Women just don't get it, either?
By Rod Van Mechelen
Until the day we cough up the politically correct fur balls our culture is gagging on, women will have to learn that they have as much to "get" as men.
2003 Olympia, Wash. - Nearly 12 years after the Clarence Thomas-Anita Hill circus, everybody ought to know that women, thanks to the gender roles culture imposes on us, feel sexually harassed by a standard which most men "don't get":
We hold that a female plaintiff states a prima facie case of hostile environment sexual harassment when she alleges conduct which a reasonable woman would consider sufficiently severe or pervasive to alter the conditions of employment and create an abusive working environment. - Ellison v. Brady, 9th Circuit Court of Appeals, 924 Federal Reporter 2d Series, quoted in Sexual Harassment, by Rod Van Mechelen, 1991-1992
Because men are generally expected, if not required - for reasons that have been beaten to a pulp, squeezed through psycho-political sieves, hashed, thrashed and bludgeoned about by all kinds of grumpy people, including yours truly - to be the sexual chaser, and women the sexually chased (now there's a double entendre), being chased begins to feel, to many women, like a nuisance or, worse, harassment.
Flip-sidedly, to us guys, for whom a lot of attention paying of the sexually assertive variety by an attractive gal or two dozen would seem like paradise (and hopefully not of the Muslim kind - what's a guy supposed to do with a bunch of virgins, stare at them wistfully and wish he were where ever he could make them not-virgins?), it's usually not what we would consider sexual harassment.
Or, as former US Congresswoman Patricia Schroeder famously put it, guys "just don't get it."
Maybe we don't, although most guys will tell you that the guys who behave themselves are the ones who don't get "It." Saving grumbly snideness about gal culpability in sexual sadness for another day, what we can say with certainty is that women don't get it, either, as amply demonstrated by the following comments written by a 16-year-old high school sophomore regarding his experiences at school:
[T]he majority of high school girls are wearing extremely low-cut shirts, or next to no shirt at all, and skirts so short that if they were to bend over to pick up a pencil dropped on the floor, they might reveal more than the class was intended to see....what girls wear to school today is a distraction to the male students." - Now, dig this: Midriffs, 'sagging' defy dress code, Andrew Culwell, The Columbian, June 23, 2003
Conduct of a sexual nature
What most women seem to not get, and what feminists don't want to get, is that these girls are guilty of hostile environment sexual harassment.
Here we pause to give feminists time to retort that there ain't no such critter as a heterosexual guy who doesn't want gals to behave like this. (I have no handy quotes, but back in the headachy days when I did talk shows, I got that a lot.) Thus, they prove that they "don't get it," either, for two reasons. First, after nearly 12 years, they still don't seem to really believe that Ellison v Brady applies as much to men as it does to women. But, the great ignored truth in this case is that it does:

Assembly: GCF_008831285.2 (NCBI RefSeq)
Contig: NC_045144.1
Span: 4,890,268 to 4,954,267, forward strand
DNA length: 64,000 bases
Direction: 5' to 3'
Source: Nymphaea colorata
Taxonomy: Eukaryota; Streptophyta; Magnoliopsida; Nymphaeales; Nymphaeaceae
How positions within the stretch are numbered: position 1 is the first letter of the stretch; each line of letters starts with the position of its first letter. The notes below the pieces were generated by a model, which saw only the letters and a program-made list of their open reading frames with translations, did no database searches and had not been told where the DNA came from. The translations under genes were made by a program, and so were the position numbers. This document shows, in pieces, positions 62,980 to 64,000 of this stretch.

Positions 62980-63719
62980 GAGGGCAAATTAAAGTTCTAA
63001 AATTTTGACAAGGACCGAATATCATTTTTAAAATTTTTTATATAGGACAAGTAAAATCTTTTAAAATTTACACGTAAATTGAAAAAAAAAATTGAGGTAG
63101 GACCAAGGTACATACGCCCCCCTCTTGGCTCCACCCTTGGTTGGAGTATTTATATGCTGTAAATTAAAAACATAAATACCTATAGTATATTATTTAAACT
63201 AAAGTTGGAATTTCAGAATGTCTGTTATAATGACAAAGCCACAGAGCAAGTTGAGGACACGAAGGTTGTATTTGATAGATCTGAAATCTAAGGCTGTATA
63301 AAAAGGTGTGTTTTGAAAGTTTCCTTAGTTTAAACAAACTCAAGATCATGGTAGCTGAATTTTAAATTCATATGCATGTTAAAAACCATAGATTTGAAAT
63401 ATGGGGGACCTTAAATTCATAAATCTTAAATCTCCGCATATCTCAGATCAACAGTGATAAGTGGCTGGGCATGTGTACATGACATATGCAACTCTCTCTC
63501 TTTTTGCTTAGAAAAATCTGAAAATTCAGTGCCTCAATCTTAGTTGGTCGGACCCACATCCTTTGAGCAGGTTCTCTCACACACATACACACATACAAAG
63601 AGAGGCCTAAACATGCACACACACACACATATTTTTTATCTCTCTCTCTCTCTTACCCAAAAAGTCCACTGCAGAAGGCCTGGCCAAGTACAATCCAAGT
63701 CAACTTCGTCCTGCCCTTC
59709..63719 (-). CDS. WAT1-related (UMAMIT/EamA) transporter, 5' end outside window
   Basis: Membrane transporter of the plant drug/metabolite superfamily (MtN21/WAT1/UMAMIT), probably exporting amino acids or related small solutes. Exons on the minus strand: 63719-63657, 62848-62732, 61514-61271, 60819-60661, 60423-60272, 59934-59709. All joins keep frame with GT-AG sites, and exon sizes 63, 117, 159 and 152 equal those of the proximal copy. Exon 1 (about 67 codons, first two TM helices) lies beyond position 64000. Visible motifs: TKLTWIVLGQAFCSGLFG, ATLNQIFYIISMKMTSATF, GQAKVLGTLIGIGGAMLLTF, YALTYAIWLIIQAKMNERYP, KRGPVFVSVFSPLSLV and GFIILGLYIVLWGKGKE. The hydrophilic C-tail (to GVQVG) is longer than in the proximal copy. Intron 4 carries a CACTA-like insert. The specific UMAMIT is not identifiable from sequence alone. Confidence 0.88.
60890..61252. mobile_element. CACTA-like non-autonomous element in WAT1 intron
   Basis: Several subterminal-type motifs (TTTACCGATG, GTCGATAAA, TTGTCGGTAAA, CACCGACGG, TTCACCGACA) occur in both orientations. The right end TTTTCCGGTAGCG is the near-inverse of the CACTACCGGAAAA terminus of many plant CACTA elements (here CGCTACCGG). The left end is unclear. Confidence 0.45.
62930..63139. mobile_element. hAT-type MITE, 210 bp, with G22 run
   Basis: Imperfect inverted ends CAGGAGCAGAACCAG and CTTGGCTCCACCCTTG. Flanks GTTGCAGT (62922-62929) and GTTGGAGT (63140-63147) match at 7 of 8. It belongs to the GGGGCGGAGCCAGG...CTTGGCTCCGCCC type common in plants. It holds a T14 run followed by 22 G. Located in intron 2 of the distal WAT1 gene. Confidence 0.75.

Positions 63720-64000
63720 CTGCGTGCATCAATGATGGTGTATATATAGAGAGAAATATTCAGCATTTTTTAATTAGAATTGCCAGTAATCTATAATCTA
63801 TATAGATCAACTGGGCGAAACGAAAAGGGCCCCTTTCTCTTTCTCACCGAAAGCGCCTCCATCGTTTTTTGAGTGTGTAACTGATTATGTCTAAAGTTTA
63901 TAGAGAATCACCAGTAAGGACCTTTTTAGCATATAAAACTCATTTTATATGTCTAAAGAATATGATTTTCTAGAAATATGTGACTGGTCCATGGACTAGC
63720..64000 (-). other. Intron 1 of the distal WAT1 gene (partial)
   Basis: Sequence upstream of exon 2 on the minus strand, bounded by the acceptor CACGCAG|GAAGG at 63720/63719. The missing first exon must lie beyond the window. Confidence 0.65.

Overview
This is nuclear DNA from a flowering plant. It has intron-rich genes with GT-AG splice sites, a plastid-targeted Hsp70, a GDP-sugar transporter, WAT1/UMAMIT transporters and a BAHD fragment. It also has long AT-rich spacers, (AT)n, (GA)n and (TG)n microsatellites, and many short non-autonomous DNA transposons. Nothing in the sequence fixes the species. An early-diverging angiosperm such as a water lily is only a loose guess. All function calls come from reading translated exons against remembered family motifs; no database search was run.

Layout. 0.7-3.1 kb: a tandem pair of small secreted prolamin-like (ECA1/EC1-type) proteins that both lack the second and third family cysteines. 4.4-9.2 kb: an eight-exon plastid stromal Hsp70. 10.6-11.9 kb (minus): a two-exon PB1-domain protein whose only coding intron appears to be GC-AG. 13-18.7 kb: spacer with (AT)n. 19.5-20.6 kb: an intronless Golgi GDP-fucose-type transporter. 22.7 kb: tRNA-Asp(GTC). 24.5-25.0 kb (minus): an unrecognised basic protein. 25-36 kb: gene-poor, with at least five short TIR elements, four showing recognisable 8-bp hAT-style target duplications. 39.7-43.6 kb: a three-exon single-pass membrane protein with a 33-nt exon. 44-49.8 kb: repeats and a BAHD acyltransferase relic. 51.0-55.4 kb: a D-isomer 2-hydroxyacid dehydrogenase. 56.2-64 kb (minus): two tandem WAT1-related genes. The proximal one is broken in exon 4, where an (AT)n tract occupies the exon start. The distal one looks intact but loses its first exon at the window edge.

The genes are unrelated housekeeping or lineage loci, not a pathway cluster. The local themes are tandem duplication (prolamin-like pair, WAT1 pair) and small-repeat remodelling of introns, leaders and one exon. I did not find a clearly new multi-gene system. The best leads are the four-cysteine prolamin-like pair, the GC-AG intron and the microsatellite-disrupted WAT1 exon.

Of course, where male employees allege that co-workers engage in conduct which creates a hostile environment, the appropriate victim's perspective would be that of a reasonable man. - Ellison v. Brady, 9th Circuit Court of Appeals, 924 Federal Reporter 2d Series, quoted in Sexual Harassment, by Rod Van Mechelen, 1991-1992
So it applies to guys, too. How does that turn all those provocatively-clad high school lasses into heinous crime committers? Because of how the uniquely (and heterosexually) male experience fits into the legal criteria for determining hostile environment sexual harassment:
[A] hostile environment exists when an employee can show (1) that he or she was subjected to sexual advances, requests for sexual favors, or other verbal or physical conduct of a sexual nature, (2) that this conduct was unwelcome, and (3) that the conduct was sufficiently severe or pervasive to alter the conditions of the victim's employment and create an abusive working environment. - Ellison v. Brady, 9th Circuit Court of Appeals, 924 Federal Reporter 2d Series, quoted in Sexual Harassment, by Rod Van Mechelen, 1991-1992
Is a babe flashing flesh engaging in "physical conduct of a sexual nature"? According to millions of guys, yes! Is her conduct "unwelcome"? When a guy can get hauled into detention and sensitivity trained, if not worse, for noticing all those bare midriffs or frilly things that reveal next to everything under micro-mini skirts, what reasonable guy would not unwelcome it? Is her conduct "sufficiently severe or pervasive to...create an abusive (working or education-getting) environment"? Given the potential penalties for responding to her conduct, just a little!
Like most guys, I think this is all pretty stupid. Raging-hormone triggering, whether in school or at work (unless you go to a stripper school and/or work at a strip club), is inappropriate. But betwixt that and hyper-prissiness, where the least act of flirtation or playfulness invites straits of the direst sort, there is a reasonable place where all us "reasonable women" and "reasonable men" can learn, work, and live.
Until the day we cough up the politically correct fur balls our culture is gagging on, and find this reasonable median, however, women will have to learn that they have as much to "get" as men.
Rod Van Mechelen
Rod Van Mechelen is the author of What Everyone Should Know about Feminist Issues: The Male-Positive Perspective (the page now includes several articles by other authors), and the publisher of The Backlash! @ Backlash.com. He is a member of the Cowlitz Indian Tribe and served for 9-1/2 years on the Cowlitz Indian Tribal Council.